The article “Mexico ready to discuss NAFTA with Trump, eyes non-US TPP” discusses Mexico and their actions with respect to the TPP post the Donald Trump vote. (http://www.reuters.com/article/us-usa-election-mexico-idUSKBN1352N0?il=0) Per the article “Mexico is willing to discuss NAFTA with U.S. President-elect Donald Trump but may seek to circumvent the United States on a broader trans-Pacific deal if necessary…”. The main mission of the discussions are to “persuade Trump how beneficial NAFTA… had been for North America”, and how “… the world is not competing by country, it’s competing by region…”. While currently no date has been established, both parties are anticipating one soon. “Mexico and the United States do about half a trillion dollars in trade every year, with the balance of commerce favoring the smaller country by tens of billions of dollars”. Despite this, Mexico is the US’s second-biggest foreign goods market after Canada. How will these negotiations play out? Only time will tell.
An article in Voice of America (October 30, 2015) titled “Will the TPP Agreement Cost US Jobs?” (http://www.voanews.com/content/will-the-tpp-agreement-cost-us-jobs/3029372.html) describes the risk that TPP represents for the unemployment rate in US. The AFL-CIO Labor Unions blames the North American Free Trade Agreement (NAFTA) with the loss of approximately 700,000 U.S. jobs since the deal took effect in 1994. Barak Obama has promised that the TPP will be different from NAFTA, since it will improve workers’ standards by having enforceable mechanisms in countries like Vietnam and Malaysia. Some people discuss that the TPP is a betrayal to the American worker, while others highlight the advantages of this commercial deal for economic sectors such as agriculture. How will the TPP impact the unemployment rate in the U.S? If the deal is approved what actions will be performed by the Central Bank to control such unemployment rate and its impact on the economy?
According to the article (http://www.ctvnews.ca/business/five-questions-about-the-big-tpp-negotiations-1.2587022), there are five key questions regarding what is at stake with the TPP agreement, as follows:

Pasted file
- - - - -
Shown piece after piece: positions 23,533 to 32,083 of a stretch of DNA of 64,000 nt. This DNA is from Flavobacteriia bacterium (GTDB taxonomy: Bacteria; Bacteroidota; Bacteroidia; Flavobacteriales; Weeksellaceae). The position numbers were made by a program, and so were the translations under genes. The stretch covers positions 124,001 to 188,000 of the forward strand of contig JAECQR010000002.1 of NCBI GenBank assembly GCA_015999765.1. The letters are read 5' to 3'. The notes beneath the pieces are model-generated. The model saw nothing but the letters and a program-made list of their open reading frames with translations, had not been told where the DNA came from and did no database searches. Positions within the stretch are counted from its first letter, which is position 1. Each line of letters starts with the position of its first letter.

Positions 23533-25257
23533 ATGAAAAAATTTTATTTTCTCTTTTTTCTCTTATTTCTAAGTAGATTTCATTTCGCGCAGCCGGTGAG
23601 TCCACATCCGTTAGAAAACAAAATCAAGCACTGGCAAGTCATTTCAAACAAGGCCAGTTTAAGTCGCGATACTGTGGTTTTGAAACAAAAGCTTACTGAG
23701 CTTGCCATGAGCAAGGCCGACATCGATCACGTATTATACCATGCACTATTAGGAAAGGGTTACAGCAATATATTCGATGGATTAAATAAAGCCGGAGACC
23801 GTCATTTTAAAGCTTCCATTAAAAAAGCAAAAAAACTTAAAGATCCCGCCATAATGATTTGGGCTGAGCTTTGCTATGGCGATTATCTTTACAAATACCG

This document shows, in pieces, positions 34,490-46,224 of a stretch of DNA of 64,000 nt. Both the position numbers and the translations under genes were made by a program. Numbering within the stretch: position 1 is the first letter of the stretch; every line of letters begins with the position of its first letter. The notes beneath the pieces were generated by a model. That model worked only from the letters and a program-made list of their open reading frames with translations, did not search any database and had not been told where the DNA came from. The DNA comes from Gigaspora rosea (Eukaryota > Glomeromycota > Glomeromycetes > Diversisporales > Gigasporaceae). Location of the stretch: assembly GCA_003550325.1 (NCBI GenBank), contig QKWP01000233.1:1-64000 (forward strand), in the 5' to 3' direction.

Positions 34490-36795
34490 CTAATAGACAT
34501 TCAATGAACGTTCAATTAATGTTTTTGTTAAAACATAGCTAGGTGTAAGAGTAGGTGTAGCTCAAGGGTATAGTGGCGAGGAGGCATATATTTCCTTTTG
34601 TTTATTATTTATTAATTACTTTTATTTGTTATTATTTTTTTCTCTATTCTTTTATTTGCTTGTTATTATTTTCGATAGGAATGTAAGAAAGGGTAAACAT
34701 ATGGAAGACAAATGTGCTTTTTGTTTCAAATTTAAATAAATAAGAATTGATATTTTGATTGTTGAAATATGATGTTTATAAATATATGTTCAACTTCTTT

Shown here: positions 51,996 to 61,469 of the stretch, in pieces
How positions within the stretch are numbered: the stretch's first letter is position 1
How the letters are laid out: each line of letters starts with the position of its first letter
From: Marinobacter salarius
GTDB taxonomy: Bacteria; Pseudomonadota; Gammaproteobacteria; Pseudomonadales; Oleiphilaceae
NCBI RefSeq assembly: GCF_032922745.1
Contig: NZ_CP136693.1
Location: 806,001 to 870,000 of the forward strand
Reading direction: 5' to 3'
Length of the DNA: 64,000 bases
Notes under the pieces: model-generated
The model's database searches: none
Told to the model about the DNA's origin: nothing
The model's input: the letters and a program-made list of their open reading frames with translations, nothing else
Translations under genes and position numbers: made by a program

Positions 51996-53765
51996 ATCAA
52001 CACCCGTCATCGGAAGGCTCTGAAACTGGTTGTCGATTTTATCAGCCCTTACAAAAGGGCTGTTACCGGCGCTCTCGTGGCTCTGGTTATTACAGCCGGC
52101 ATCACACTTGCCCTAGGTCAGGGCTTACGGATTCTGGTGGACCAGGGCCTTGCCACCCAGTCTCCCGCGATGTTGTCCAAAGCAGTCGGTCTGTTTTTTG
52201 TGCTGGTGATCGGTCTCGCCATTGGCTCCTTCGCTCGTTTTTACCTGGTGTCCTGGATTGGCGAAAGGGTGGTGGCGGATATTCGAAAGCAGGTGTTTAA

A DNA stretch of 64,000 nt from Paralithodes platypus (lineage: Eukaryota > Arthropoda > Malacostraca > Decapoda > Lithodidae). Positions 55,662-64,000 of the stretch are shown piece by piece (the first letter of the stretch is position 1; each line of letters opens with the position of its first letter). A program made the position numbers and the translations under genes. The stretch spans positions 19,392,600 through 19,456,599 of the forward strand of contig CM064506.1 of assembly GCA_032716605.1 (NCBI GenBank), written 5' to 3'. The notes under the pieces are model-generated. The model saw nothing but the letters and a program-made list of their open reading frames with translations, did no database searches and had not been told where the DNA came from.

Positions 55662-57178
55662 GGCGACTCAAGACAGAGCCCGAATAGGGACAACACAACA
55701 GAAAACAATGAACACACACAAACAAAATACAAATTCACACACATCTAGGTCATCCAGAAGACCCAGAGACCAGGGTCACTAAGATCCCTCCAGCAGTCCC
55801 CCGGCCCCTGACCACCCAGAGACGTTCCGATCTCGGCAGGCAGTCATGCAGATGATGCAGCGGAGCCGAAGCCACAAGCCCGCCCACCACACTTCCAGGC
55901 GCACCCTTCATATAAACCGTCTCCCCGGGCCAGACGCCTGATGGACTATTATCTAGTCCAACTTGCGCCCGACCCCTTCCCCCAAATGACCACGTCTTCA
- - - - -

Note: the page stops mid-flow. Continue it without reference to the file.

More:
- Would the TPP agreement eliminate NAFTA? No. NAFTA would continue to exist, but certain parts would be superseded by the new agreement.
- What will happen to Canada’s auto sector? It depends on who you ask. Some auto-parts companies are solidly in support of the new deal, while some are adamantly against it.
- Will there be more imports of foreign dairy? Almost certainly. According to some sources, the U.S. has requested and opening of the Canadian dairy market greater than the 2% share that they granted to Europe in the Canada-EU deal.
- Will drug prices go up? Possibly. The U.S. is demanding greater protection for pharmaceutical companies as well as longer exclusivity for cutting-edge medical treatments, which could increase prices.
- Could this affect Canada’s election? Absolutely. The race is a nail-biter, and depending on how successful the industries affected by the TPP are, the election could go either way.
On September 9, the Globe and Mail reported that the NAFTA automakers want the TPP to be “sweetened.”
The auto industry accounts for about 20% of all NAFTA trade. While the current TPP is negotiating to allow duty free products and parts that use no more than 45% or 20% domestic content respectively, the automakers want these levels to be increased to at least 50% in each. They cite that there are at least 3 million jobs that the industry caters and that catering to these might be difficult under the current deal.
Canada’s government has assured that they will do all in their capacity to keep the domestic market competitive, but will they succeed? Will the TPP be modified to finally hear the automakers and add them to their list of allies?